Economic Growth, Comparative Advantage, and Gender Differences in Schooling Outcomes: Evidence from the Birthweight Differences of Chinese Twins
Using data from two surveys of twins in the PRC and applying a model of schooling and occupational choice between males and females, this paper estimates the gender-specific effects of birthweight on schooling and labor market outcomes.
This paper estimates the gender-specific effects of birthweight on a variety of schooling and labor market outcomes. A unique feature of the study is to use micro evidence on the relationship between birthweight—an early measure of nutritional advantage—and schooling outcomes to make inferences about the relationships between specific aspects of economic growth and schooling investments and returns. Using data from two surveys of twins in the People's Republic of China and applying a simple model of schooling and occupational choice that incorporates differences in brawn between males and females, it shows that the comparative advantage of females in skill is reflected in their greater investment in education and in their selection of more skill-intensive occupations relative to males. It also shows that comparative advantage in skill is manifested in differences in the relationship between birthweight and schooling between males and females, which in turn reflect changes in the skill intensity of the occupational structure in the aggregate economy.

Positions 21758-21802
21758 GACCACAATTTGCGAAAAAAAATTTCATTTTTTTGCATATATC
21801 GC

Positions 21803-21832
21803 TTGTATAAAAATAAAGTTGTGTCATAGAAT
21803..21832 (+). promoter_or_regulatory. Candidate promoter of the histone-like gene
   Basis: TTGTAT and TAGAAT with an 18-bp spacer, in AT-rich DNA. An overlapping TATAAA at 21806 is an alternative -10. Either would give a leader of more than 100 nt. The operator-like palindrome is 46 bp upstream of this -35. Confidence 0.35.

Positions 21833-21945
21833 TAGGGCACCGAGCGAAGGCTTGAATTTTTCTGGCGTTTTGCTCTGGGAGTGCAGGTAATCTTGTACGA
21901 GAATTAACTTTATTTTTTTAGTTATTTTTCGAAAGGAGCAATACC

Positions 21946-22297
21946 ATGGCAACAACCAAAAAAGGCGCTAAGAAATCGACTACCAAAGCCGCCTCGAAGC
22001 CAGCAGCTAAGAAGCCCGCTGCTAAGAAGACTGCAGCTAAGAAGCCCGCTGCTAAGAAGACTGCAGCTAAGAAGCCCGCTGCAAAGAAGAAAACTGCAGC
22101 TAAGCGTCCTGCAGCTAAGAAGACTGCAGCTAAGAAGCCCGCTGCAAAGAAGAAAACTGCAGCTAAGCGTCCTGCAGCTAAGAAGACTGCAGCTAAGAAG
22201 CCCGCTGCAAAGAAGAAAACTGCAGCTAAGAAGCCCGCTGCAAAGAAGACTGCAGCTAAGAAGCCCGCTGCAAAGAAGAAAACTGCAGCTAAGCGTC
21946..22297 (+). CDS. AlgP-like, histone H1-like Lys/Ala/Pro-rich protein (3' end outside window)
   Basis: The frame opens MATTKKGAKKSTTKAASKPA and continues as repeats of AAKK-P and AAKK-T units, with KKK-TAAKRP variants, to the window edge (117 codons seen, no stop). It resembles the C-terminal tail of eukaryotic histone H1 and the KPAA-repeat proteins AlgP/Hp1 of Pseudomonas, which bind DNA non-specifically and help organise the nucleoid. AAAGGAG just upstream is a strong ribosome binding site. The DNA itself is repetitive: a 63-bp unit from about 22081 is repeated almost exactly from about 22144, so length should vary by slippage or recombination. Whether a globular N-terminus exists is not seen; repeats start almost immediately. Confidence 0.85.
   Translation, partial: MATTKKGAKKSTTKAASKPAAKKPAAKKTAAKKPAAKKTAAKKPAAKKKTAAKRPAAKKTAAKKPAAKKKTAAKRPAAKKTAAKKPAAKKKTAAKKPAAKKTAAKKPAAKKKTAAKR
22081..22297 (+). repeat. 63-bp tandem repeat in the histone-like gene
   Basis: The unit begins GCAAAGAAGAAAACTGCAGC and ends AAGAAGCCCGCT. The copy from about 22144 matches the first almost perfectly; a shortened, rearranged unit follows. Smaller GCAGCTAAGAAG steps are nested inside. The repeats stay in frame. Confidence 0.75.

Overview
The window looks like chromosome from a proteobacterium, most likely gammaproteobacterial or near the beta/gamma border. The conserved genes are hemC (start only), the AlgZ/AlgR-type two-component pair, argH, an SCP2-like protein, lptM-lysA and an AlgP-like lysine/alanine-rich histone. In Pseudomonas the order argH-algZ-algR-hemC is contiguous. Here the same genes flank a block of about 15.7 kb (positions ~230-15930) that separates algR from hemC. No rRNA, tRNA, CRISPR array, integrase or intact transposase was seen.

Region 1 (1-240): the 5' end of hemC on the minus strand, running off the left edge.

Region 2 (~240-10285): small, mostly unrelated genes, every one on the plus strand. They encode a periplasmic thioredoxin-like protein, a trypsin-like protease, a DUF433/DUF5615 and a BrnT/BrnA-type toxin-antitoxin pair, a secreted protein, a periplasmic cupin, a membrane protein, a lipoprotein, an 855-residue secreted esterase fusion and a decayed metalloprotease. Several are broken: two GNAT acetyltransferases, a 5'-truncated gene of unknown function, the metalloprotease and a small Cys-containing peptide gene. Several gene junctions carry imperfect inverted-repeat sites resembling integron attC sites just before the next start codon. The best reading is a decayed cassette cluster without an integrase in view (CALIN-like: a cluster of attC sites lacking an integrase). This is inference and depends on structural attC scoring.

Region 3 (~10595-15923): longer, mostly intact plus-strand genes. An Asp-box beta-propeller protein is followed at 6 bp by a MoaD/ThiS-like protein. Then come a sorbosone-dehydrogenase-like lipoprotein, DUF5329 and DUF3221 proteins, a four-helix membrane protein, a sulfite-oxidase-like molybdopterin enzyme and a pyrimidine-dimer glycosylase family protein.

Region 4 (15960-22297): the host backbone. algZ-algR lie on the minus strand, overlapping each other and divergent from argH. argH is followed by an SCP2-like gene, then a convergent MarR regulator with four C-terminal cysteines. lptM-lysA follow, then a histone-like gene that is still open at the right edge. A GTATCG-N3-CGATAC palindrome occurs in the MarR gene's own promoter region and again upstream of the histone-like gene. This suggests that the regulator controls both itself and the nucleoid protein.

- Estimating the Effects of Body Mass Endowments on Schooling, Wages, and Nutritional Status